The Strad Issue: January 2009
Musicians: Mannheim Quartet, Jone Kaliunaite (viola)
Nietzsche’s description of Mendelssohn as the ‘fine passing phenomenon of German music’ could be applied equally well to the composer’s two string quintets, as both have remained in the shadows despite their significance in the genre’s history. The Mannheimers and Jone Kaliunaite are perceptive and persuasive advocates of these works, demonstrating a striking empathy with the subtleties and tensions that lie within Mendelssohn’s most apparently open music and projecting a delicate expression cloaked with a veneer of Classical reserve.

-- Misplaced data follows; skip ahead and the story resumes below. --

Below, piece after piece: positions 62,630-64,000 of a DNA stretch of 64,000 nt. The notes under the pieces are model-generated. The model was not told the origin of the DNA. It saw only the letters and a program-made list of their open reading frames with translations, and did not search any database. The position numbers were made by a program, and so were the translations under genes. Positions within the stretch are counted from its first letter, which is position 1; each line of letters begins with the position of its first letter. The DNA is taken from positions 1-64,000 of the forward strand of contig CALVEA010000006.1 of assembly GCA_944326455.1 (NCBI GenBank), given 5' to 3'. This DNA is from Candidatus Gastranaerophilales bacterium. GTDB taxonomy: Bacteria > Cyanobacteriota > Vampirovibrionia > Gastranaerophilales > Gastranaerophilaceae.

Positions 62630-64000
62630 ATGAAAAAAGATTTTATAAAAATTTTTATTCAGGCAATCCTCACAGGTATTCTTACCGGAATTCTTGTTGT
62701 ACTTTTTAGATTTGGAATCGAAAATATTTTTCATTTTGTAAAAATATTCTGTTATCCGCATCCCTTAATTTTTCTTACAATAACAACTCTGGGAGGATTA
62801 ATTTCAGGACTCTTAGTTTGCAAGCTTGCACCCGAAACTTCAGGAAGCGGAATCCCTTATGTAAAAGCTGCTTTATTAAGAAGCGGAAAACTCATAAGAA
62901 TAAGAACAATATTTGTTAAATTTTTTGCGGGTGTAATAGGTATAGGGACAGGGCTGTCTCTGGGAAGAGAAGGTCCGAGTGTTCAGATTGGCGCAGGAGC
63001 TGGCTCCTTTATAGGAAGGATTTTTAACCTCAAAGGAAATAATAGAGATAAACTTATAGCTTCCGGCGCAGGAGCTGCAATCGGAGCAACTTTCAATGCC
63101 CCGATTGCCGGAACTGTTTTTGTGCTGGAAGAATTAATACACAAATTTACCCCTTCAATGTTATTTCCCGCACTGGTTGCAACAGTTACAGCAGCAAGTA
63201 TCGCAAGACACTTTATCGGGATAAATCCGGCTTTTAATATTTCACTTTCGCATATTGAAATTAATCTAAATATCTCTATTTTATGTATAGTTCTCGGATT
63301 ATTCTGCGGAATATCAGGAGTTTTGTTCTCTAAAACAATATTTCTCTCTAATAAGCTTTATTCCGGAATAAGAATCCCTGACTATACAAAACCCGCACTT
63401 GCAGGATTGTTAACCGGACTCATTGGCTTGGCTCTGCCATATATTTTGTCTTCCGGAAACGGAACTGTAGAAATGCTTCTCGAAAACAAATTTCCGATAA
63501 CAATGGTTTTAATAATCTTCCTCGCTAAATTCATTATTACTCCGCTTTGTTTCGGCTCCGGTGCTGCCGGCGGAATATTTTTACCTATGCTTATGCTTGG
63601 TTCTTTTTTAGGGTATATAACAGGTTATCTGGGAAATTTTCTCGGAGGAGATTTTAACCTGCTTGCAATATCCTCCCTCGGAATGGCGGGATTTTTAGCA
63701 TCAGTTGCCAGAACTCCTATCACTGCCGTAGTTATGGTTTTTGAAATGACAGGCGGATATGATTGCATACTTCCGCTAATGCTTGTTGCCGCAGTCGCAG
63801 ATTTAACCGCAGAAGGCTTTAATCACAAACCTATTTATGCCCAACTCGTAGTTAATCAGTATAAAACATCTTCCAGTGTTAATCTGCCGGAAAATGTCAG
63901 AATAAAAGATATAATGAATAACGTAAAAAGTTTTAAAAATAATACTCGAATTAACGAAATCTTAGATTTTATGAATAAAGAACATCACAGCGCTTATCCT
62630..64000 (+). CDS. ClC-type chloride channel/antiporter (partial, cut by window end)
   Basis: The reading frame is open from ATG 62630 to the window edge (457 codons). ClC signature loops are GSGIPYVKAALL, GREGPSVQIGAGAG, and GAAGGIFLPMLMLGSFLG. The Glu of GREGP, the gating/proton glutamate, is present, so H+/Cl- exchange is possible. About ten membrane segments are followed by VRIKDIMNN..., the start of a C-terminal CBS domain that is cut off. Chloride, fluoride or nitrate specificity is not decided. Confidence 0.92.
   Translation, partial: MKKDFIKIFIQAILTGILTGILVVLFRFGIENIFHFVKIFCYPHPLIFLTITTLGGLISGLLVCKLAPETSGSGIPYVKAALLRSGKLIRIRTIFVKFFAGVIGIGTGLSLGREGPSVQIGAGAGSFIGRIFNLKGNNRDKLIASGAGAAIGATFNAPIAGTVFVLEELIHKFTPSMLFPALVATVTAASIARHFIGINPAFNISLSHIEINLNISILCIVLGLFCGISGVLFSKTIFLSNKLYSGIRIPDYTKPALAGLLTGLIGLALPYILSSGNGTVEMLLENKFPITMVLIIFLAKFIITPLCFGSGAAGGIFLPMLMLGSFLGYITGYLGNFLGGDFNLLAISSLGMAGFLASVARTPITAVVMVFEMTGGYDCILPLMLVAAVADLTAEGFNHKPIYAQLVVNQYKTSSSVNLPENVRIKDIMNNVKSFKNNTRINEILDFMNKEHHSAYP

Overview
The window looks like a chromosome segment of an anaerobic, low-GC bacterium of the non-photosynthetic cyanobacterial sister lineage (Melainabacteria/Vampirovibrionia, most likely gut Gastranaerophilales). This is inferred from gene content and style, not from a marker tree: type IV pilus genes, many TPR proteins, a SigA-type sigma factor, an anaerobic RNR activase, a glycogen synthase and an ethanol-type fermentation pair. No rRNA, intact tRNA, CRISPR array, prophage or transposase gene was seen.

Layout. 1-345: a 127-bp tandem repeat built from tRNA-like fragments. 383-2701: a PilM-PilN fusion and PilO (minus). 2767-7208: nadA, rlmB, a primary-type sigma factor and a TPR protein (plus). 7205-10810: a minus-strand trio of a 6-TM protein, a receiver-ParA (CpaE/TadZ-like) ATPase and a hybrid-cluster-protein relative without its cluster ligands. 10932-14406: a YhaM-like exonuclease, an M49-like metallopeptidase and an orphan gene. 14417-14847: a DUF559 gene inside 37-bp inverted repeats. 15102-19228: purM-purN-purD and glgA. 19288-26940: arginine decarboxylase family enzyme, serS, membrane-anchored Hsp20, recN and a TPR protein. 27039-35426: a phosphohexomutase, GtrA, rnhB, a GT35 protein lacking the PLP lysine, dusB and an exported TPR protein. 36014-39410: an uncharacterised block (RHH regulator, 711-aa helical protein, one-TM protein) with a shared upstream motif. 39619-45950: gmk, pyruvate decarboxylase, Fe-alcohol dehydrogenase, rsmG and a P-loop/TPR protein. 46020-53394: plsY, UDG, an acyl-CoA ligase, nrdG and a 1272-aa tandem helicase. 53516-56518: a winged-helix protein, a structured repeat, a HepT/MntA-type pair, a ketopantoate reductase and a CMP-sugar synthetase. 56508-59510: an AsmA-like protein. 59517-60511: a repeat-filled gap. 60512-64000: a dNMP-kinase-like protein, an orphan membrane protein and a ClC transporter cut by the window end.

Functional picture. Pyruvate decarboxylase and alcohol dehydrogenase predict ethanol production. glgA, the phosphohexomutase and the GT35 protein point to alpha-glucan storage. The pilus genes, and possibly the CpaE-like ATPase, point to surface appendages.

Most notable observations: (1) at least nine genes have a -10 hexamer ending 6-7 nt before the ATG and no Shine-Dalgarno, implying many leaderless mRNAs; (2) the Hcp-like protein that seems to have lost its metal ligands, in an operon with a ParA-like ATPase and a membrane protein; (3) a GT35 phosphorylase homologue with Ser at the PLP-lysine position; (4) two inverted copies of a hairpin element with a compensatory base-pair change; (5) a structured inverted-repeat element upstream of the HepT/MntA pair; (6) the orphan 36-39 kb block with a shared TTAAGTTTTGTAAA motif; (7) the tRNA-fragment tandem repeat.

These players give a moving account of the song-like Intermezzo of op.18 (Mendelssohn’s memorial for his friend Eduard Rietz), imbue the work’s imaginative scherzo with vehemence and vigour, and interpret its largely uneventful opening movement and merry sonata-rondo finale with warmth and sincerity. Their performance of the exultant, ‘orchestral’ op.87 is better still. There is an energy and intensity in their treatment of the outer movements, as well as a thrilling momentum that thoroughly vindicates the finale, which is often considered one of Mendelssohn’s less inspired creations. Crisp precision highlights the nimble scherzo’s contrapuntal detail and the ardently impassioned mood of the elegiac slow movement is atmospherically conveyed. Balance and blend are excellent and the recording is warm and reverberant.